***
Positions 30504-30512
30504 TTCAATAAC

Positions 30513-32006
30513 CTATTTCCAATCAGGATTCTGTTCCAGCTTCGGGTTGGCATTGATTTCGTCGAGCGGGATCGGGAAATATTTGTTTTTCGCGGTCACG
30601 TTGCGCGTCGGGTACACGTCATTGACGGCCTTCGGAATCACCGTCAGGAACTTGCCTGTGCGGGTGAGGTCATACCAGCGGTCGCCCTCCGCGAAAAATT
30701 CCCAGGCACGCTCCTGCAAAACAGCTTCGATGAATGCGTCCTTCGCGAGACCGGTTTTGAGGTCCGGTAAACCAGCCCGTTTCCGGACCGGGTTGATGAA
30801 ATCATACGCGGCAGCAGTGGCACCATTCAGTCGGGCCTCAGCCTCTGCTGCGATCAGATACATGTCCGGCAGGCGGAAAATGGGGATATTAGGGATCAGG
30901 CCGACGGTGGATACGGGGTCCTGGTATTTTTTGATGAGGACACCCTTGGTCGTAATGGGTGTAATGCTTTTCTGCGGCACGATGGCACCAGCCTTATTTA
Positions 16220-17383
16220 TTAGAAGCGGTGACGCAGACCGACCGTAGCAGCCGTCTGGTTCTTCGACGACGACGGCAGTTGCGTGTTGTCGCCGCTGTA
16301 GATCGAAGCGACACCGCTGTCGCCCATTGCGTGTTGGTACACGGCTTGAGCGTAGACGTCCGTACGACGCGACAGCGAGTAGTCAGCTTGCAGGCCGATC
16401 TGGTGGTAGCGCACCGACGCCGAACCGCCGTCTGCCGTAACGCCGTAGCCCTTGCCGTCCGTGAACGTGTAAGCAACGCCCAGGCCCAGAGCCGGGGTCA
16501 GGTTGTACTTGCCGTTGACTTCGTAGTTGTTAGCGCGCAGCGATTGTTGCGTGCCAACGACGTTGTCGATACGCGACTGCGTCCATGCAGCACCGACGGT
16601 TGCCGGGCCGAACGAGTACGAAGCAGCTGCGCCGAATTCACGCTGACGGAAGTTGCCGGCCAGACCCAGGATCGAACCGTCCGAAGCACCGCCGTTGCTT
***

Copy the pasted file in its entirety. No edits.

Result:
Positions 30504-30512
30504 TTCAATAAC

Positions 30513-32006
30513 CTATTTCCAATCAGGATTCTGTTCCAGCTTCGGGTTGGCATTGATTTCGTCGAGCGGGATCGGGAAATATTTGTTTTTCGCGGTCACG
30601 TTGCGCGTCGGGTACACGTCATTGACGGCCTTCGGAATCACCGTCAGGAACTTGCCTGTGCGGGTGAGGTCATACCAGCGGTCGCCCTCCGCGAAAAATT
30701 CCCAGGCACGCTCCTGCAAAACAGCTTCGATGAATGCGTCCTTCGCGAGACCGGTTTTGAGGTCCGGTAAACCAGCCCGTTTCCGGACCGGGTTGATGAA
30801 ATCATACGCGGCAGCAGTGGCACCATTCAGTCGGGCCTCAGCCTCTGCTGCGATCAGATACATGTCCGGCAGGCGGAAAATGGGGATATTAGGGATCAGG
30901 CCGACGGTGGATACGGGGTCCTGGTATTTTTTGATGAGGACACCCTTGGTCGTAATGGGTGTAATGCTTTTCTGCGGCACGATGGCACCAGCCTTATTTA
Positions 16220-17383
16220 TTAGAAGCGGTGACGCAGACCGACCGTAGCAGCCGTCTGGTTCTTCGACGACGACGGCAGTTGCGTGTTGTCGCCGCTGTA
16301 GATCGAAGCGACACCGCTGTCGCCCATTGCGTGTTGGTACACGGCTTGAGCGTAGACGTCCGTACGACGCGACAGCGAGTAGTCAGCTTGCAGGCCGATC
16401 TGGTGGTAGCGCACCGACGCCGAACCGCCGTCTGCCGTAACGCCGTAGCCCTTGCCGTCCGTGAACGTGTAAGCAACGCCCAGGCCCAGAGCCGGGGTCA
16501 GGTTGTACTTGCCGTTGACTTCGTAGTTGTTAGCGCGCAGCGATTGTTGCGTGCCAACGACGTTGTCGATACGCGACTGCGTCCATGCAGCACCGACGGT
16601 TGCCGGGCCGAACGAGTACGAAGCAGCTGCGCCGAATTCACGCTGACGGAAGTTGCCGGCCAGACCCAGGATCGAACCGTCCGAAGCACCGCCGTTGCTT